With a punchy ride and fast turn of pace, the B'Twin Mach 720 from French sports superstore Decathlon is every bit as good on the road as its £1,000 specification suggests it is on paper. There are few bikes that offer such good value for money and enjoyable performance.
The Mach's carbon fibre frameset, with its angular lines and sharp creases, delivers a stiff and responsive ride. The frame has clearly been built to be stiff, but B'Twin have sought to balance this stiffness with a dose of ride comfort. The lower half of the frame (down tube, bottom bracket, chainstays) and fork have been built to provide a high level of stiffness, so there are some big profile tubes and plenty of reinforcing material. The top half of the frame is altogether more slender in profile, with skinny kinked seatstays and a tapered top tube that manage to impart a decent amount of comfort into the ride.
Does it work? Yes, is the simple answer. The Mach 720 is stiff when you're applying maximum power, with a crisp reaction to your pedalling. Move the bike around on the road and through bends and it feels direct and responsive. The steering provides a good amount of detail, and there's enough feedback through the carbon fork about the road surface to let you push on in earnest without much risk of overcooking it into the corners. Settle down to a steady cruising speed and the Mach 720 impressively soaks up all the vibrations caused by riding over crumpled tarmac and scarred road surfaces.
The Mach 720 is all about going fast. It's very much a race machine, developed with input from B'Twin's under-19 racing team. That explains the short head tube, which promotes a low and aerodynamic position – great if you like getting your head down and pushing on as fast as possible. The top tube is also long, 55cm on this 53cm model, which gives a good stretch to the bar. This would make a great race bike or fast sportive bike, if you ride with an emphasis on fast times rather than a social pace.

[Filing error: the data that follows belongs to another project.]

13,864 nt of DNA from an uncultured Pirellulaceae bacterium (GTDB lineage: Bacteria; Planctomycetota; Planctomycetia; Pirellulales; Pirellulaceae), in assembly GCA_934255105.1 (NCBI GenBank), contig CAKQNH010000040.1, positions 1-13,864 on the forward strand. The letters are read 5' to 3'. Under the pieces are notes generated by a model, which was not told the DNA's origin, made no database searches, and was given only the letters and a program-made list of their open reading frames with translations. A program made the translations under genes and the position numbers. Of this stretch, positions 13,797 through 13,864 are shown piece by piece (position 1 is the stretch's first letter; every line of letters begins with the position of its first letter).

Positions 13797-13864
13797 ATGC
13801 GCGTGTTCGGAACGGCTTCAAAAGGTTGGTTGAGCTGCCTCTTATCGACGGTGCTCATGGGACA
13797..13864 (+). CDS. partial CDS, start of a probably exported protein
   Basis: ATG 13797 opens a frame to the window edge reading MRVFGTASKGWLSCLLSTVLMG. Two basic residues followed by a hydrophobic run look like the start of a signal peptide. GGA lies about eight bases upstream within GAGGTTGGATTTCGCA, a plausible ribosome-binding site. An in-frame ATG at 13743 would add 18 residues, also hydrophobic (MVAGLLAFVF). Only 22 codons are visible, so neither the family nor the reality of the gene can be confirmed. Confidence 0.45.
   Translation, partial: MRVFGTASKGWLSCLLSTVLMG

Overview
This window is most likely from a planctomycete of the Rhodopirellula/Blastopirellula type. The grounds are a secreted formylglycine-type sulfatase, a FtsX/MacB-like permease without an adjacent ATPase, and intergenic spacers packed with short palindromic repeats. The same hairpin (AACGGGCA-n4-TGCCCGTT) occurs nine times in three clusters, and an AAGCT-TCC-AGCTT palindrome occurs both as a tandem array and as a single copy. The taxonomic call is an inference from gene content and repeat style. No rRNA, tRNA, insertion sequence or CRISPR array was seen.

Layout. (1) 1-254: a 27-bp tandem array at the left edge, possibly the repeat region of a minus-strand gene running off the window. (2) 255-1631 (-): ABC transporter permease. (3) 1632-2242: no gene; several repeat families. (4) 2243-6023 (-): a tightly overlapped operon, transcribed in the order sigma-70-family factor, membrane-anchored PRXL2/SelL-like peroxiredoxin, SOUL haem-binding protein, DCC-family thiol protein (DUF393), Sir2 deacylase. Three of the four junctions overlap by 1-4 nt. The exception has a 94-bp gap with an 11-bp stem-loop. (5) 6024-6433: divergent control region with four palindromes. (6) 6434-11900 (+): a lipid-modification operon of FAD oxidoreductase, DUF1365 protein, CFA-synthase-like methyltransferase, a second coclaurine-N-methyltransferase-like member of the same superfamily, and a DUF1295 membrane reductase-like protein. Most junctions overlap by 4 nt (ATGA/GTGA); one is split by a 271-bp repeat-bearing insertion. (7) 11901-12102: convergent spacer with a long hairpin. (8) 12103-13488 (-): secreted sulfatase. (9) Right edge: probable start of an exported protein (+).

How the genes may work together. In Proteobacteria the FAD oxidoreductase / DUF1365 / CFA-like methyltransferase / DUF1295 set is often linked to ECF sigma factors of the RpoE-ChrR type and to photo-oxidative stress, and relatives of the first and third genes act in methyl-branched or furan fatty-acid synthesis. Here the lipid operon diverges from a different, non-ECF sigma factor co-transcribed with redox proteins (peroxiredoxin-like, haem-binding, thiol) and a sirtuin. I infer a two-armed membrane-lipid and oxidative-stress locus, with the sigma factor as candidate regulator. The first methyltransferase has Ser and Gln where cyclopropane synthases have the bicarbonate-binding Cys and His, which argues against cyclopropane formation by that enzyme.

Only the slightly high weight of 8.8kg (19.4lb) is a blemish on an otherwise top marks bike. On the flat and over rolling roads it's less of a problem, but you can feel it on the steeper climbs, though fortunately the 11-28 cassette provides some nice low bailout gears for winching your way up.
It has to be said, it's an unusual looking frame. The sharp lines and angles are not to everyone's taste, but I will add that it's a grower; I've come to really like its distinctive looks in the time I've spent with it. The subtle paint job and understated decals work well. And the appearance does mean it fools many people into thinking it's a more expensive bike than it actually is.
The frame is packed with modern details. There's a tapered head tube and fully internal cable routing. One detail isn't very modern though: the external threaded bottom bracket. Most top-end carbon frames have moved to press-fit bottom brackets but a lot of people aren't fans, and the external type is certainly easier to service and less prone to the creaking of a press-fit assembly.
The half-height seatmast is an unusual design. The last bike I can remember seeing it on was the old Trek Madone. B'Twin's reasoning behind it is that the elevated seat clamp frees up the top tube/seat tube/seatstay junction to provide a greater degree of deflection for comfort. Whether it works or not is tricky to say, but there's no doubting the smooth ride the bike offers.
B'Twin claim a 1,150g frame weight; add in a 320g carbon fork and that's a decent weight for any carbon frameset, let alone one costing £1,000 overall. That makes the frameset a good investment: upgrade a few components along the way, some lighter wheels and even a higher spec chainset and cassette when these bits wear out, and you could easily drop a decent chunk of weight from it.
A grand is really the tipping point where we see carbon fibre becoming an alternative to aluminium, the frame material dominant on bikes costing under £1,000. That said, your choices are still very limited, as our 15 of The Best Road Bikes Under £1,000 buyer's guide shows. An aluminium bike still looks to offer the best value at this price, but it's impressive that B'Twin manage to offer such a well-equipped carbon bike for the money.